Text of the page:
The entire stack is based on the same Zen architecture, but what sort of wizardry is AMD using to get 16 cores into a single chip? It's obvious, isn't it, take two Ryzen 7 processors and tie them together into a single giant package known as TR4. Doing so results in two die, each carrying a pair of CPU Complexes (CCXs) that in turn provide four simultaneous multi-threading (SMT) cores. Infinity Fabric connects the dots at the expense of a little latency, and though it's hardly the most elegant design - Intel famously referred to it as 'glued together' - the end result is up to 32 threads from a single 180W chip.

Do note that while Ryzen Threadripper has been pictured with what appears to be four die beneath the lid, only two, positioned diagonally from one another, are actual die - the other two are merely placeholders positioned to stablise the cover in preparation of cooler mounting. This isn't a 32-core Epyc chip in disguise.

Putting The Squeeze On Pricing

Appreciating that the Zen architecture isn't a match for Intel Kaby Lake when it comes to instructions per clock (IPC), AMD Threadripper continues the Ryzen strategy of offering more cores or features for less than the Intel equivalent.

HEDT: AMD Ryzen Threadripper vs. Intel Core X

Model
Cores / Threads
L3 Cache
Base Clock
Turbo Clock
Turbo Boost 3.0
XFR
PCIe
3.0
Lanes
Memory
Channels
TDP
Package
Price
AMD Ryzen Threadripper 1950X
16 / 32
32MB
3.4GHz
4.0GHz
-
4.2GHz
64
Quad
180W
TR4
$999
Intel Core i9-7900X
10 / 20
13.75MB
3.3GHz
4.3GHz
4.5GHz
-
44
Quad
140W
2066
$999
AMD Ryzen Threadripper 1920X
12 / 24
32MB
3.5GHz
4.0GHz
4.2GHz
64
Quad
180W
TR4
$799
Intel Core i7-7820X
8 / 16
11MB
3.6GHz
4.3GHz
4.5GHz
-
28
Quad
140W
2066
$599
AMD Ryzen Threadripper 1900X
8 / 16
16MB
3.8GHz
4.0GHz
4.2GHz
64
Quad
180W
TR4
$549
Intel Core i7-7800X
6 / 12
8.25MB
3.5GHz
4.0GHz
-
-
28
Quad
140W
2066
$389

Comparing the AMD Ryzen Threadripper 1950X with the Intel Core i9-7900X reveals a couple of obvious truths. Intel's Core i9, at up to 4.5GHz, and with greater IPC to boot, is going to remain comfortably ahead in a single-core race. Hoping to close the gap, AMD is using the best five per cent of dies to create Threadripper CPUs, and has been able to ship with a maximum eXtended Frequency Range (XFR) of 4.2GHz. Ryzen 7 was able to apply this peak speed on two cores when a suitable cooler was installed, but Threadripper, with two die, is able to run at 4.2GHz across four cores.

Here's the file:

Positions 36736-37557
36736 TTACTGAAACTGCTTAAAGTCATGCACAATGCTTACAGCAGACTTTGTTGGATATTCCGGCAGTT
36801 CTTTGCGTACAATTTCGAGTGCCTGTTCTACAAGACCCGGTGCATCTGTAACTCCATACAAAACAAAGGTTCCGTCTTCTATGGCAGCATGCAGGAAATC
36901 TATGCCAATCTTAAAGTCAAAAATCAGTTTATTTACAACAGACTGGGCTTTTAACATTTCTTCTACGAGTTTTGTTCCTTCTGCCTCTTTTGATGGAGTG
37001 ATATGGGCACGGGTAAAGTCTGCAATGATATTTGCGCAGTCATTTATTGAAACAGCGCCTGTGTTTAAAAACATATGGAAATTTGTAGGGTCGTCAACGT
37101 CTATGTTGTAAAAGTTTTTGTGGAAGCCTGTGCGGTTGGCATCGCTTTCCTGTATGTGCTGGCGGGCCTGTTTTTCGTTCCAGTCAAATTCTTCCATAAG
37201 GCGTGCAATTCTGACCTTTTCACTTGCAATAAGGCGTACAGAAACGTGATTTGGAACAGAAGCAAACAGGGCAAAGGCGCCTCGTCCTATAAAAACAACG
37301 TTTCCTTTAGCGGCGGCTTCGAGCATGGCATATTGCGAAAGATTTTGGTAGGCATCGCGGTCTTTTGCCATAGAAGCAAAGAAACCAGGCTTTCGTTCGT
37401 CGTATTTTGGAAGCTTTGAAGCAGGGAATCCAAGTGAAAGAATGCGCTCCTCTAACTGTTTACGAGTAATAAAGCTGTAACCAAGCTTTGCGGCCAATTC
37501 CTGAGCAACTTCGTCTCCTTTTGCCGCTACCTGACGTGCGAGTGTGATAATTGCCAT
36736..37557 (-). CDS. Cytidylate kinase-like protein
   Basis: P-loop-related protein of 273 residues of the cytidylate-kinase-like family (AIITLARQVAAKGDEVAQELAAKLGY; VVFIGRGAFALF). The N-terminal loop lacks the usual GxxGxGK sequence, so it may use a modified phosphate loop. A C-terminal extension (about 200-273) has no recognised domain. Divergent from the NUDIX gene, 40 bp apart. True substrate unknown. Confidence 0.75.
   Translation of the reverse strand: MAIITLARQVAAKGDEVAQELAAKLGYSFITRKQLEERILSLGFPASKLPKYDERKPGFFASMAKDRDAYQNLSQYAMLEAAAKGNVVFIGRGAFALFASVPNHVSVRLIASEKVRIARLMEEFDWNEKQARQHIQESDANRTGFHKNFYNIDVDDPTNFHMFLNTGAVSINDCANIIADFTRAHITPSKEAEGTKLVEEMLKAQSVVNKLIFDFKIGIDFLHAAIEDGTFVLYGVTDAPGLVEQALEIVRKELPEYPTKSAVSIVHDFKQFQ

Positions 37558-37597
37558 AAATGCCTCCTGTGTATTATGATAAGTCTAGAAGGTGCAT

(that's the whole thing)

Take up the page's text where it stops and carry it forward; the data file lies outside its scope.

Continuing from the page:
That won't be enough to keep pace with Core processors in single-threaded workloads, but Ryzen has historically worked best when all threads are to put to task, and the same is true of Threadripper. With 32 available threads, compared to 20 from Intel at the same price point, the 1950X should stand alone in more demanding scenarios that are familiar to content creators, multi-tasking gamers and software developers.

AMD's willingness to offer more cores at no extra cost is a key attraction, and the company extends its assault on Intel's HEDT line-up by ensuring all Threadripper chips retain a full set of features. Whereas Intel is known to disable certain capabilities on anything but the range-topping part, all three launch-day Threadripper CPUs offer the full complement of 64 PCIe lanes, XFR scaling and support for quad-channel memory.